for not giving more details.

I would like to have a fast processor and lots of memory (I understand that you can buy more memory separately.) Memory is very important to me since I would like to keep lots of files (and they are long and big!) stored in it. My friend has an HP laptop and he has always heating problems, so I thought that the brand might be important. Has anyone else has had similar problems with an HP laptop? Yes, I have been travelling a lot lately, so I would like to use this laptop only when I travell. When I am in my office, I have a big computer and do not need to use my laptop.

I might go to the store today or maybe tomorrow to check some laptops there. Would you recommend buying it online? I have heard that it is cheaper to buy a brand new laptop online, but I am not sure.

Thanks again.


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Jerzy Czopik  Identity Verified
Germany
Local time: 03:20
Member (2003)
Polish to German
+ ...
Be carefull, laptops are not easy upgradeable Jul 18, 2004

aneta_xh wrote:

for not giving more details.

I would like to have a fast processor and lots of memory (I understand that you can buy more memory separately.) Memory is very important to me since I would like to keep lots of files (and they are long and big!) stored in it. My friend has an HP laptop and he has always heating problems, so I thought that the brand might be important. Has anyone else has had similar problems with an HP laptop? Yes, I have been travelling a lot lately, so I would like to use this laptop only when I travell. When I am in my office, I have a big computer and do not need to use my laptop.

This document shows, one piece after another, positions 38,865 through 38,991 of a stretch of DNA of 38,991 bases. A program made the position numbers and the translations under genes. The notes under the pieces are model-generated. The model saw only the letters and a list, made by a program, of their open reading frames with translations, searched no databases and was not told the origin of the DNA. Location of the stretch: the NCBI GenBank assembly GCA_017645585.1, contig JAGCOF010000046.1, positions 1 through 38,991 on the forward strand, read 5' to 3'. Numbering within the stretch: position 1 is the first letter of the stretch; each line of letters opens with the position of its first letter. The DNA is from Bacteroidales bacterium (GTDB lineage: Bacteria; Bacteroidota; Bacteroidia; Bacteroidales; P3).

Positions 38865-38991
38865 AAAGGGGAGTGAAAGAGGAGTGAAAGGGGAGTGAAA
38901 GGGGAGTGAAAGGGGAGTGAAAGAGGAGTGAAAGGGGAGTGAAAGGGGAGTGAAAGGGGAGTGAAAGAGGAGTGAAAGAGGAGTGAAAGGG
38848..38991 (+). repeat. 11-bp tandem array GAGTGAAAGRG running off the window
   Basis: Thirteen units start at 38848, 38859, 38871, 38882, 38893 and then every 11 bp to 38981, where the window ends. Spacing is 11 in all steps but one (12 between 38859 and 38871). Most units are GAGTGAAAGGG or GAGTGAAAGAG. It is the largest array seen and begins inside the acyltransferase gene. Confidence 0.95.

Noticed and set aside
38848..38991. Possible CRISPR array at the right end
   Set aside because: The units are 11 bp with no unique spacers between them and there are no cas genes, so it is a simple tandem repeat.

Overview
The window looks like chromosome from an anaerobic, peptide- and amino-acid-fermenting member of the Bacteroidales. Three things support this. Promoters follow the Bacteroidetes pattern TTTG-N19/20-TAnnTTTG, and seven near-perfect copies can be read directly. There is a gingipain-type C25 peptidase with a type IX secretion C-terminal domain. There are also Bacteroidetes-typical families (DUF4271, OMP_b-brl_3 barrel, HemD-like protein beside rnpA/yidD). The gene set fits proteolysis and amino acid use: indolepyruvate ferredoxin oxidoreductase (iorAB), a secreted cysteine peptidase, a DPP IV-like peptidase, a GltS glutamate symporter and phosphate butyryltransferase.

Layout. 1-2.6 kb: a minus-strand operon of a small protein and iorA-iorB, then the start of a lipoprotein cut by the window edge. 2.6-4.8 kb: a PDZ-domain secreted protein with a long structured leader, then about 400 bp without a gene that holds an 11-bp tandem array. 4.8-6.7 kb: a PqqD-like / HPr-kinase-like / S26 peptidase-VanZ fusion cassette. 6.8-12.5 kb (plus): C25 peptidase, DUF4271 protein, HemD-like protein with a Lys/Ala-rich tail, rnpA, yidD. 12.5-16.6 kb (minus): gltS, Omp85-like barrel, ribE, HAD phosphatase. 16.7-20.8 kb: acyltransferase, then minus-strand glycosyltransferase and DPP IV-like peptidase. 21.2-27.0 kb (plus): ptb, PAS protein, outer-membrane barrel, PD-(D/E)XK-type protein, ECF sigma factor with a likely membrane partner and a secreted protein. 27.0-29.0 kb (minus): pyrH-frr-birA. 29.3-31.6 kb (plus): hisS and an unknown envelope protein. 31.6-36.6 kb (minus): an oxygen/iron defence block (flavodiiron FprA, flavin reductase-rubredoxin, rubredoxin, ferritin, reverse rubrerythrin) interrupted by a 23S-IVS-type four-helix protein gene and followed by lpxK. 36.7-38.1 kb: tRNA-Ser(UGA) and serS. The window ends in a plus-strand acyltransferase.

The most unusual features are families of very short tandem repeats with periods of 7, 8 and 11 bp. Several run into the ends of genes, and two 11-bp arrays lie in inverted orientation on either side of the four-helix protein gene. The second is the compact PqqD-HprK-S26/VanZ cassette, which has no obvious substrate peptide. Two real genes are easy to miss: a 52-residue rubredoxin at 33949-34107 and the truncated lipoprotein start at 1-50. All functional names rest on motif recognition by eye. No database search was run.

I might go to the store today or maybe tomorrow to check some laptops there. Would you recommend buying it online? I have heard that it is cheaper to buy a brand new laptop online, but I am not sure.

Thanks again.


Mostly you can insert only one extra memory module, and not of any type and any dimension. I tried to upgrade my Toshiba with Infineon memory and it did not work, so I had to buy Samsung, and smaller modules.
In my actuall Sony I can install only 256 MB additional memory. So take all this into consideration BEFORE you buy. Afterwards you will not be able to upgrade anything at reasonable costs.
IMO Toshiba or Sony are great, but there are a lot of people using Acer, Dell and all other brands. As long the whole thing is what you wanted, you should be happy with any of them. What I surely wouldn't do is to buy a no-name laptop.
You can consider a leasing of notebook too - IMHO a very good option.

Regards
Jerzy


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Hynek Palatin  Identity Verified
Czech Republic
Local time: 03:20